As with many people who are part of the various modern Pagan religions, I come from a diverse religious background myself, counting affiliations with Baptist, Catholic (specifically Jesuit), and Anglican forms of Christianity in my history, as well as Jewish ancestry on both sides of my family, both prior to and sometimes alongside my active engagement with modern Pagan religions. However, the "first" definite religious influence in my life was that of being baptized Lutheran as an infant, and while I find a great deal to disagree with and even critique in Luther's theologies, I cannot help but feel that he, too, had an influence on me. It is a variation on one of his most renowned statements that gives the title to my column here on Patheos' Pagan Portal.
When Luther was called before the Diet of Worms in 1521, he was invited by representatives of the pope and emperor to retract his Ninety-Five Theses and other writings. After several periods of reflection and prayer, he apologized for the tone of his writings, but not their content, appealed to the right of his conscience, and said, "Here I stand. I can do no other. God help me. Amen." His status as an outlaw in terms of secular legal realities of the time, and as a heretic, was thus cemented. It was Luther's movement that became the first "heresy" in Christianity that went on to become a separate denomination, and one that continues and thrives to this day. Whatever else may be said about Luther or his thought, one cannot deny, he had some serious chutzpah!
So, it would be useful to know a number of things before this column gets into the nitty-gritty of not only aspects of modern Pagan theology, but also of queer theology. In the "Here I Stand" that is buried in the statement "Queer I Stand," what exactly is the "here" and who exactly is the "I"? These various questions of positionality have become increasingly important in modern scholarship generally, but also in modern theology, and I consider them important ones to address.
As of writing this, I am a person in my mid-30s, born in the United States (specifically the Cascadia region, where I currently reside and with which I resonate greatly in every respect), with the religious backgrounds mentioned above, but with a study and practice of and active involvement in modern Pagan religions spanning about nineteen years. I am superlatively educated, with a Ph.D. as well as an M.A. and a B.A., and am very academically inclined and intellectually predisposed. I am a reconstructionist in one of my primary religious methodologies, but I classify myself (in the terms of Disirdottir on this topic) as a "mystic reconstructionist," because I accord equal value to insights and personal experiences of divine realities in my own life as I do to information and insights gained from study of ancient texts and research into their historical and spiritual histories and contexts.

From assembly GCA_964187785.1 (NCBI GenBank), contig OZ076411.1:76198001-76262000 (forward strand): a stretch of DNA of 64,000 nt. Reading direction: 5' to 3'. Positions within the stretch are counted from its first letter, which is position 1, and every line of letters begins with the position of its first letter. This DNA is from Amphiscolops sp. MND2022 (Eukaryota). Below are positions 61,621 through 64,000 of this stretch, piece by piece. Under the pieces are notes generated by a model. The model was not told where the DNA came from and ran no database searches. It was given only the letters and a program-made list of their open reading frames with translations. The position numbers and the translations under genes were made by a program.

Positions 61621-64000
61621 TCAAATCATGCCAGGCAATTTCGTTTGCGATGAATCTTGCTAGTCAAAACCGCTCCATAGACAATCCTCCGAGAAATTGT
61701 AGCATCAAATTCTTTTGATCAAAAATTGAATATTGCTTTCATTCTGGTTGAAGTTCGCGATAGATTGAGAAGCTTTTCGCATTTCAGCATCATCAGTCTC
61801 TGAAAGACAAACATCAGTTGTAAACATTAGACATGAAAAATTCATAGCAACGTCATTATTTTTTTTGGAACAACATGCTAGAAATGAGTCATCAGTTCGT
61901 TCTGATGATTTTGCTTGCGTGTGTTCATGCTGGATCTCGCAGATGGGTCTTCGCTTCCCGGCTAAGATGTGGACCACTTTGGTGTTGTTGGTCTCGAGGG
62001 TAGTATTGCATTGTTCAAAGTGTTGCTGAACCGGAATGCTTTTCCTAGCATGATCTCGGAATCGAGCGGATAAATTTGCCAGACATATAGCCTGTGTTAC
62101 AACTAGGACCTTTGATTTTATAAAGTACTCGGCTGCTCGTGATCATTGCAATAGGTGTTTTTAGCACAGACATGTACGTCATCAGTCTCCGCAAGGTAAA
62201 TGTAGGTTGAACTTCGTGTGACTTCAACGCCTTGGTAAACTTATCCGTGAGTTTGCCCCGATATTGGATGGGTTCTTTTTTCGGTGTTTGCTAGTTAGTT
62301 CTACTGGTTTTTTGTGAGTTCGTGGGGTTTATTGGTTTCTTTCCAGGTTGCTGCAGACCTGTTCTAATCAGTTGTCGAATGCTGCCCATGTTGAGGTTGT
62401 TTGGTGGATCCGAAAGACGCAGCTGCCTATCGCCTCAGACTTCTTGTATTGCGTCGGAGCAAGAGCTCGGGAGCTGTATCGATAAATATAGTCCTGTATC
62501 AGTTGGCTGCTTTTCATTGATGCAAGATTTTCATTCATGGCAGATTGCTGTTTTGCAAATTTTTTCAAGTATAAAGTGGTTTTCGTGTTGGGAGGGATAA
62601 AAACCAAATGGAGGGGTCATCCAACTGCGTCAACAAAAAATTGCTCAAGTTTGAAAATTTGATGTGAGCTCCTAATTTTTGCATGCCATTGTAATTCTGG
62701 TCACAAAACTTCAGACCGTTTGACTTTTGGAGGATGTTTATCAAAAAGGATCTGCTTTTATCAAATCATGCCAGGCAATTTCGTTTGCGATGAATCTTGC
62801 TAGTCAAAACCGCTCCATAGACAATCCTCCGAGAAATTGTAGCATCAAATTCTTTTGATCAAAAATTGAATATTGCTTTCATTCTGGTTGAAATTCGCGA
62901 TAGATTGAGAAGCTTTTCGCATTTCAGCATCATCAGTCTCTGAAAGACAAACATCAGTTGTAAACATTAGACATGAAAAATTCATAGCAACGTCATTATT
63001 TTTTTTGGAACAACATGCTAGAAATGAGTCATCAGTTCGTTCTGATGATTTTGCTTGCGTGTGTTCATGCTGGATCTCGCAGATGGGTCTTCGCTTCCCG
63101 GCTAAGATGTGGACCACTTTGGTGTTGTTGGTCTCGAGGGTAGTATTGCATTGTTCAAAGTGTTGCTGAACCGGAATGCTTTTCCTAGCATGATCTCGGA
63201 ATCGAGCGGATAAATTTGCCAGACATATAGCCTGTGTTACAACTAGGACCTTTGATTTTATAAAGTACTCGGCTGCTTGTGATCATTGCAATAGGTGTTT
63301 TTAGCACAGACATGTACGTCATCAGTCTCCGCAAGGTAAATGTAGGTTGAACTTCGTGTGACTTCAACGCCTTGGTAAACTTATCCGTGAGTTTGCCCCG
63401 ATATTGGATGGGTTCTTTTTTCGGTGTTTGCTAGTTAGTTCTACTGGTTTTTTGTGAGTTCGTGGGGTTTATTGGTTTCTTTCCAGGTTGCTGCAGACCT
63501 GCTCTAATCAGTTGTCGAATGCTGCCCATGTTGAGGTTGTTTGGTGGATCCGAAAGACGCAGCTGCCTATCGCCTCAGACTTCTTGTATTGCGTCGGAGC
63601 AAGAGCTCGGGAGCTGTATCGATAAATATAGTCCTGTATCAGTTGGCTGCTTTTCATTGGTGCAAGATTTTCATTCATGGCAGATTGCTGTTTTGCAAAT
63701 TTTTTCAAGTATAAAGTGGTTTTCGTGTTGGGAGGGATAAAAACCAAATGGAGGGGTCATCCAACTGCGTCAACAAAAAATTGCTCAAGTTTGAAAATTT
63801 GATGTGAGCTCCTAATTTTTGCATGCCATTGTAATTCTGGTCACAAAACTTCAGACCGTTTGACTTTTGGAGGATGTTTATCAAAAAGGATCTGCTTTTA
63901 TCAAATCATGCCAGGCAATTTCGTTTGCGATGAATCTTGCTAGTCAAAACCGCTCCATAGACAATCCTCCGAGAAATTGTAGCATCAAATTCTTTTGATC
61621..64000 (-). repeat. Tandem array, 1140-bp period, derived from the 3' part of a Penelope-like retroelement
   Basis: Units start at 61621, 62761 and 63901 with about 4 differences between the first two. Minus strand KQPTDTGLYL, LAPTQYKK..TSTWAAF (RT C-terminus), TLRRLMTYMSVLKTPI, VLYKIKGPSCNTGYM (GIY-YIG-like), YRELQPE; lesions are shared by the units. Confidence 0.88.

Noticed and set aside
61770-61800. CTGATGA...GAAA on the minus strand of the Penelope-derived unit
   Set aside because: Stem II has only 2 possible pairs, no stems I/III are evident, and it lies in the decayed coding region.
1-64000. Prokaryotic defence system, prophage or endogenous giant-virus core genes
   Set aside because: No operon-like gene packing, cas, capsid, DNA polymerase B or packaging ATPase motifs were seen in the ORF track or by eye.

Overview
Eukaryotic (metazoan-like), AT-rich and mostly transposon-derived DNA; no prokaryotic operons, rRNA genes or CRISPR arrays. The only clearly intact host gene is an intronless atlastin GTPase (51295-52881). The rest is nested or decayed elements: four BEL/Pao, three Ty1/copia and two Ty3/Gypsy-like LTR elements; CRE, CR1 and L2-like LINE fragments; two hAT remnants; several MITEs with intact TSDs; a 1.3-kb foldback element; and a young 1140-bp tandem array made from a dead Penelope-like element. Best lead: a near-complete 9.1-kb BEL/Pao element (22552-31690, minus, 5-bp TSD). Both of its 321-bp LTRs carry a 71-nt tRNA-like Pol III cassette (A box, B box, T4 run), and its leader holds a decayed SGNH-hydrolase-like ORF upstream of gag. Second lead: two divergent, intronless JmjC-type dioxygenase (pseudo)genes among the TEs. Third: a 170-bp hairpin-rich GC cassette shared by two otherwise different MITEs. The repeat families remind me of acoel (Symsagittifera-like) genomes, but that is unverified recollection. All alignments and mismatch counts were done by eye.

I come from a lower middle class socioeconomic background, but am myself "working poor," when I have been able to secure paid work in recent years. As someone who is neither starving nor homeless at present, I realize that there are many who are far less fortunate and privileged than I am (who don't, among many other things, have access to computers or the internet). But, I do not speak from a position of socioeconomic prosperity, or even of "squeaking by," at the present time. Unlike Abraham Maslow and others who have theorized on these concepts, however, I do not hold that "self-actualization needs," of which religion and spirituality are often considered to be varieties, can only be addressed when all other needs are met to sufficiency. Indeed, I often think that religion and spirituality, in fact, fill an intense and separate need that can often see one through the deficits in other areas.
I am both an insulin-dependent diabetic and severely asthmatic, and have been for the majority of my life. Because of my lack of regular employment, I neither have nor can afford medical insurance, nor am I able to get the amount of medical attention and advice that someone in my position ought to have. I have had to make the difficult choice of affording medication for asthma, which would allow me to not react as severely to certain environmental factors and be able to do above-average or vigorous physical activities, or affording insulin and the necessary supplies accompanying it, which actually allows me to continue in a somewhat normal metabolism for all processes of life at all. (I chose the latter, obviously, since at present choosing both could not occur.) As a result, I am very limited in my physical abilities at present, and thus have several (mostly) invisible disabilities. I am extremely aware of the language of privilege that is often unspoken in terms of physicality and spirituality, as well as in wider, everyday circumstances.